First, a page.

Thursday, July 3, 2008


I made a bunch of China Blossoms the other day, and it hit me that I'd never taken any pictures of the process, so this time I did.

The procedure is this:

Cover whatever large surface is available with as many saucers or other small dishes or glassware as it will hold.
Bring out the votive holders, ashtrays, little dishes, small glasses, little bud vases, etc., that have been gathered over the past weeks or months, and put one, or sometimes two, in the center of each dish.

Change your mind eight times about which center piece goes with which saucer.

Then change it again.

When you've finally got it figured out (whew!) glue the pieces down.

Two tables full

On this day, I worked outside. It was pleasant to be in the yard, and the warmth of the sun made the glue I use set up faster. That's good, because this step also entails coming back to the table every few minutes to see what has slid off-center, and sliding it back into place.

The glue is not secret. I use E6000, which is the best I've found, after many trials, but takes quite a while to set up. You don't have a reliable bond for at least 24 hours, but once you've got it, there doesn't appear to be anything that will separate your glued pieces from each other.

Showing some of them close-up

Even when you think you're done with this part, you might not be. I added to some of the ones shown above, a colorful flat marble here and there, or some other oddment, often completes the flower.

Couple of Favorites

While the China Blossoms were drying, I took myself into my shop and set up my itty bitty chop saw, to cut the copper tubing. It gets cut into lengths, crimped flat on one end, and then I take it to a friend's house, where I do a combination of welding and soldering to complete the back assembly. We're working on getting the spot welder set up at my place, so I don't have to go away from home to do this.

Set up to cut the tubing

A completed back, which holds the China Blossom stem

The last step happens the next day (remember the 24 hour glue set-up time). I turn the China Blossoms on their faces, and glue the backs on. Some of them have to be set on bowls, because they aren't flat on the front. Sometimes the center piece has managed to slide off-center, in spite of my vigilance. Those I hold up and turn until they look like the piece is centered, then place the back accordingly. It's an optical illusion thing. After that, it's just a matter of sliding the stem holders back into place when they slide away from where I've put them. (I have a mechanical engineer friend who says they slide because, basically, a glob of glue constitutes a little hill. Anything set atop that hill is going to slide down it, until either the glue is sticky enough to hold it in place, or the hills has flattened itself out. Knowing that, I now aim for a flatter hill to begin with!)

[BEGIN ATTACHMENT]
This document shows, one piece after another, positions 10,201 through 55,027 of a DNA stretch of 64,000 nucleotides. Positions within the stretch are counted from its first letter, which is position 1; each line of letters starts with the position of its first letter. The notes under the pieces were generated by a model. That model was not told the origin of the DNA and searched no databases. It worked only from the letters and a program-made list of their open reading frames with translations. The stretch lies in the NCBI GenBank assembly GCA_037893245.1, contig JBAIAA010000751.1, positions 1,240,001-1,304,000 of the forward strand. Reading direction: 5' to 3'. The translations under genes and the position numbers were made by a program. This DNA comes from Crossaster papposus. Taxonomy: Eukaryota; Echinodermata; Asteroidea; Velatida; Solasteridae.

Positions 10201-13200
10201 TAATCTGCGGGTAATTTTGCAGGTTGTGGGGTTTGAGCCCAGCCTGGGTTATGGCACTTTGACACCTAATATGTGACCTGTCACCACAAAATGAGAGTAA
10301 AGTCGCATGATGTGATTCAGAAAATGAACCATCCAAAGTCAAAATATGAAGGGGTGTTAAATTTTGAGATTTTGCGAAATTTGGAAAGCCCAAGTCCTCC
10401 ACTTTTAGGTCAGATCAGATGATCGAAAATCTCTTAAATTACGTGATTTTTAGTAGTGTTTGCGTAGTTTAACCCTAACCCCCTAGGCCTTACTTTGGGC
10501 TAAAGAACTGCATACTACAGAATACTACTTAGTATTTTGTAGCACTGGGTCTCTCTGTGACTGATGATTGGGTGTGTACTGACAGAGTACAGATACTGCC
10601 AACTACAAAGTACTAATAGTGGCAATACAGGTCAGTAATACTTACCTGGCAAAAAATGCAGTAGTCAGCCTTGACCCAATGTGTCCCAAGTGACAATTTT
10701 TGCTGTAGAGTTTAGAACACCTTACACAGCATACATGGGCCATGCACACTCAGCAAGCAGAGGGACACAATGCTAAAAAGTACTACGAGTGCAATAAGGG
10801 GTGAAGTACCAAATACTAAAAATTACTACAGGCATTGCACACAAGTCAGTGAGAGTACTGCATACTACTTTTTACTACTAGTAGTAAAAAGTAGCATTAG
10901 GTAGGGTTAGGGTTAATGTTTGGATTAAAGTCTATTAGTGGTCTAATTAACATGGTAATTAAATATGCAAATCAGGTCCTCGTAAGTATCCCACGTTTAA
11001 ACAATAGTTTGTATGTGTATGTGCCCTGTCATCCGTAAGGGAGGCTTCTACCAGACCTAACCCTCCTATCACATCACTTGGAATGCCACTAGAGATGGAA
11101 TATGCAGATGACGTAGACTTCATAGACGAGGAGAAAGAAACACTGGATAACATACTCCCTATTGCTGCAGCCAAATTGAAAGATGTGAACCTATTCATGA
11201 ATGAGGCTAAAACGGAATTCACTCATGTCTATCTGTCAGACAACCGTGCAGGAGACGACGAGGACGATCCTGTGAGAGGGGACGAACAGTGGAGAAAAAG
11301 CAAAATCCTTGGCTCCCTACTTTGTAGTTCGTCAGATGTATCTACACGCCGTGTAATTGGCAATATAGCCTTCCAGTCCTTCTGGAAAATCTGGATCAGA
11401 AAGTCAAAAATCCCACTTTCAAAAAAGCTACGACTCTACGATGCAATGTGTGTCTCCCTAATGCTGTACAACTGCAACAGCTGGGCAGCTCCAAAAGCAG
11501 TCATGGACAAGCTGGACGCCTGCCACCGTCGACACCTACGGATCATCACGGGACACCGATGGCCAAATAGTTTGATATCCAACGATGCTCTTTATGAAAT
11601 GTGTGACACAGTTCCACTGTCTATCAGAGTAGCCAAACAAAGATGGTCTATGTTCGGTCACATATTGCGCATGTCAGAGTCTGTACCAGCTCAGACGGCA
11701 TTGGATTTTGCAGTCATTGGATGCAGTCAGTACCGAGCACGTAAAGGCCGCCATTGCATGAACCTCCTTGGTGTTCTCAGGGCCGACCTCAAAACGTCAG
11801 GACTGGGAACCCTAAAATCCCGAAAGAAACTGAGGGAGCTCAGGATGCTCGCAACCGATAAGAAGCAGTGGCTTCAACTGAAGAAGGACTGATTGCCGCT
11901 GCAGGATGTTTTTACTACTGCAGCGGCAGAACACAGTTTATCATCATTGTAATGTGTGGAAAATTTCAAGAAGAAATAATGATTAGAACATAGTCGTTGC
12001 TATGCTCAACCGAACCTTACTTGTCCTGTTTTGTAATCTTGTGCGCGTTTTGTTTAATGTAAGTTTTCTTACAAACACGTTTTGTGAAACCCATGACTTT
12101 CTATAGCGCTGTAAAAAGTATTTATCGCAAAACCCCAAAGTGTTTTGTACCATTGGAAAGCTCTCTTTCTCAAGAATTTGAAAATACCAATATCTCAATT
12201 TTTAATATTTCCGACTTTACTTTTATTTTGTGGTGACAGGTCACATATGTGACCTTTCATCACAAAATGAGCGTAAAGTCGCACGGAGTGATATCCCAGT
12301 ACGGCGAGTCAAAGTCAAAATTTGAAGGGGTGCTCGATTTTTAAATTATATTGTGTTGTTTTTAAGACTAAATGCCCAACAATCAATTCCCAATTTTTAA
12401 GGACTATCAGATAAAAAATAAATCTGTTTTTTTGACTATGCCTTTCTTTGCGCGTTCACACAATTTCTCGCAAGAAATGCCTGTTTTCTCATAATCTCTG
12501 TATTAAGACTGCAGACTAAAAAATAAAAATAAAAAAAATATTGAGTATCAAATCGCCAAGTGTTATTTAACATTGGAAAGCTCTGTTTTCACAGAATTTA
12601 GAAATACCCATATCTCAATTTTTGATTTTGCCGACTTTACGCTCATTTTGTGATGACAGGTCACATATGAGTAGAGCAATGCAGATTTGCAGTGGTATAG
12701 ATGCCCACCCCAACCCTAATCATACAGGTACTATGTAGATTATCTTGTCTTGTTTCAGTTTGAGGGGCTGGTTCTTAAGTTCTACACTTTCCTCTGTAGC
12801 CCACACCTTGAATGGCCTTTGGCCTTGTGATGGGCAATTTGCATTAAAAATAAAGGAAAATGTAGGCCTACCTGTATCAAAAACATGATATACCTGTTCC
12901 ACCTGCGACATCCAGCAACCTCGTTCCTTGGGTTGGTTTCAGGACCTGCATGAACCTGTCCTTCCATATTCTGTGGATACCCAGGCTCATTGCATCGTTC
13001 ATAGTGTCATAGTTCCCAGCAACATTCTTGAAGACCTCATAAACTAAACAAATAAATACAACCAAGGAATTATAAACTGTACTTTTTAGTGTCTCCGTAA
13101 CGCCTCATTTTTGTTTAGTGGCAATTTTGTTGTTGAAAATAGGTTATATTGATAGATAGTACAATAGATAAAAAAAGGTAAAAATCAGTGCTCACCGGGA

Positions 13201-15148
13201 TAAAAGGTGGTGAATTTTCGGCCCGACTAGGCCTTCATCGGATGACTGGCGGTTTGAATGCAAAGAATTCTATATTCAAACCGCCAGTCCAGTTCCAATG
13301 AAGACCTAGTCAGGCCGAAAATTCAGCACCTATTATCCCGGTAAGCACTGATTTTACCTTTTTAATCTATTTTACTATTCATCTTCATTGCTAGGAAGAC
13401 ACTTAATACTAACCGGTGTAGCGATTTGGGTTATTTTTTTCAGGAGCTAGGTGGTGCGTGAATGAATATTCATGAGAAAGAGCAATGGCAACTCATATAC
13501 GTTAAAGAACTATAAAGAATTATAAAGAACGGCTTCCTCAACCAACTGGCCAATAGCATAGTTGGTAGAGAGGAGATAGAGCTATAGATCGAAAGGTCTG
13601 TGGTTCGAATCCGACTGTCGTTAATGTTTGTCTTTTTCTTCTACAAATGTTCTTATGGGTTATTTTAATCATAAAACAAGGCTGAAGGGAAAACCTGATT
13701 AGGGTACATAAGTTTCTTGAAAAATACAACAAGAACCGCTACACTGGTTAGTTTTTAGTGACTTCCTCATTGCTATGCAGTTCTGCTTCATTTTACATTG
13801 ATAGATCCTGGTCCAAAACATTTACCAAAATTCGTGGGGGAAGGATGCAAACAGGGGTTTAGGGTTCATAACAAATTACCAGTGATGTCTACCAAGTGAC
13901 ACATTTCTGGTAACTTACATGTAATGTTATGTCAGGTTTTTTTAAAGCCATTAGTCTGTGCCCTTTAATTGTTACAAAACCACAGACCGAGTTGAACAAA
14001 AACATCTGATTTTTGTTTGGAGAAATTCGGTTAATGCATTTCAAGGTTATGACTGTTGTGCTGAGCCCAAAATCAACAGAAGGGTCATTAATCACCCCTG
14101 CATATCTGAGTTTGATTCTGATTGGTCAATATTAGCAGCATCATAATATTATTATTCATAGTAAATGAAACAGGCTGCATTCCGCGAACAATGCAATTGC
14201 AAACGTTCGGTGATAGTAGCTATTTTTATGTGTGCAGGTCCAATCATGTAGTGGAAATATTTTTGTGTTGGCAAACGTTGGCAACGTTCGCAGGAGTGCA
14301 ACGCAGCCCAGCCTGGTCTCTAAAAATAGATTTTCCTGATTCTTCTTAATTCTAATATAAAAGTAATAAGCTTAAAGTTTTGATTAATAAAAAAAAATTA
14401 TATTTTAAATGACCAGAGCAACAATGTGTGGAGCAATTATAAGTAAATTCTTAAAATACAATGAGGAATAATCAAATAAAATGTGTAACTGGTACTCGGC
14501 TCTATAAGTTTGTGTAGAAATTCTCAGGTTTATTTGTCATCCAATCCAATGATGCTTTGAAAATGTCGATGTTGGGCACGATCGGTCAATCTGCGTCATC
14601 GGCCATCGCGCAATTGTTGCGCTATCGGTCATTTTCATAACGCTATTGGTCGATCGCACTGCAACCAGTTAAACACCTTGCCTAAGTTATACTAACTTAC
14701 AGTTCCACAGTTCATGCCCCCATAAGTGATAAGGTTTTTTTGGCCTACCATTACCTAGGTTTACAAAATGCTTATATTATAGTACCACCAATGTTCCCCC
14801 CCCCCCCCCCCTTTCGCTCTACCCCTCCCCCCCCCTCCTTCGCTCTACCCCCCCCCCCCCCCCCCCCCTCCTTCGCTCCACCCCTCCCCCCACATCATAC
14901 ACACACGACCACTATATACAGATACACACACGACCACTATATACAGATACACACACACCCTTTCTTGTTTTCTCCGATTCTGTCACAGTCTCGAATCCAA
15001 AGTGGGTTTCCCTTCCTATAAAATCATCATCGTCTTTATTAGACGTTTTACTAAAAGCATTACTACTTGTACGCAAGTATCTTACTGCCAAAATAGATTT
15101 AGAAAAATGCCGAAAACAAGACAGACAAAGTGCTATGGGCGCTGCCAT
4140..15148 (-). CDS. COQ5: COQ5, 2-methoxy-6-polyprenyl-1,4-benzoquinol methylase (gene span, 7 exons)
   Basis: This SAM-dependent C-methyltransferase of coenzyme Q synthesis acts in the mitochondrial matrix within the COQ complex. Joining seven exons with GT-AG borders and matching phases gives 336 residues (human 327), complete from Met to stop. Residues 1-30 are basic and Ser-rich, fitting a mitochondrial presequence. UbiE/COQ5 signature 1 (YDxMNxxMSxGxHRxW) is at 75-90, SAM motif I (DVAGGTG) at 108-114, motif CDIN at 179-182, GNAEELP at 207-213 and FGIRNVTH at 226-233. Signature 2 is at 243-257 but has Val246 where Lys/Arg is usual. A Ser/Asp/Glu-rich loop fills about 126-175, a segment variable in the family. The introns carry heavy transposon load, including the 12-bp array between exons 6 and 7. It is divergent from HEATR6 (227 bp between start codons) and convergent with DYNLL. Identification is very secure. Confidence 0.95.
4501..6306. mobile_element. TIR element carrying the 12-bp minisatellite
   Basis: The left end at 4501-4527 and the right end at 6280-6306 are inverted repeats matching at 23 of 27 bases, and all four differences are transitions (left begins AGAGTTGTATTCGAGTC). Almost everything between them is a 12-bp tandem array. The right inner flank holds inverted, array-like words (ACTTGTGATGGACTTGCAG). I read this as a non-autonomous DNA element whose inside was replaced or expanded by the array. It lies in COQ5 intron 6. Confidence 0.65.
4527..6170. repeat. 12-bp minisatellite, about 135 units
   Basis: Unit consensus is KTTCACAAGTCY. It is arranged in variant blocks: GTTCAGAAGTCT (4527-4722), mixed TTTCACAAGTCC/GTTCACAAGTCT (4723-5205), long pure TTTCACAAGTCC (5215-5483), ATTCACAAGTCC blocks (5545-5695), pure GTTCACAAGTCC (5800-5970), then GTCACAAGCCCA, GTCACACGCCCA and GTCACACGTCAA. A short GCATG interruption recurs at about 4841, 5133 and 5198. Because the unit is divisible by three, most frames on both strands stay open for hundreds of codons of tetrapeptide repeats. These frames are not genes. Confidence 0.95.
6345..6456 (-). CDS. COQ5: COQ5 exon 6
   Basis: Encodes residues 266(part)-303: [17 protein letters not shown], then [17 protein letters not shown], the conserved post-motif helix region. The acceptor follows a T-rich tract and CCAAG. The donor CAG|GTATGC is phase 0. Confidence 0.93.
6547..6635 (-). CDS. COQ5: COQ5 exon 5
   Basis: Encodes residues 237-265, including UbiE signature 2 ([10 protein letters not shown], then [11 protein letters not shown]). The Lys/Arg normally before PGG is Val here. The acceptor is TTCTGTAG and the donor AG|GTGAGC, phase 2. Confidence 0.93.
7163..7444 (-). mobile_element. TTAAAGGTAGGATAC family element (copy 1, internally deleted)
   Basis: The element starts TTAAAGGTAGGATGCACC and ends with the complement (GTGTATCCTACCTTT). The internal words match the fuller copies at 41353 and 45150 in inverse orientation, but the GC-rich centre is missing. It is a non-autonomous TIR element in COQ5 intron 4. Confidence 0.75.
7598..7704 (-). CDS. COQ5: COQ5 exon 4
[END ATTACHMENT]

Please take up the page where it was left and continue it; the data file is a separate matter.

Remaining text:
And that's how you make a China Blossom!


Carrie J said...

Those are going to be lovely. I'm not sure but I believe that E6000 can be used like a contact cement. Apply it to both pieces, wait a few minutes then put the parts together. It helps avoid the dreaded slip. I used to use it on a craft product that I made and that was the way I applied it.

Cyndi L said...

Your work is so much fun! I'm planning on sharing this post on my blog Layers Upon Layers, and then it occurred to me that I'd really love to have you do an artist profile discussing all your different talents! You can see a sample profile here:

Please let me know if you'd be interested! cyndi @

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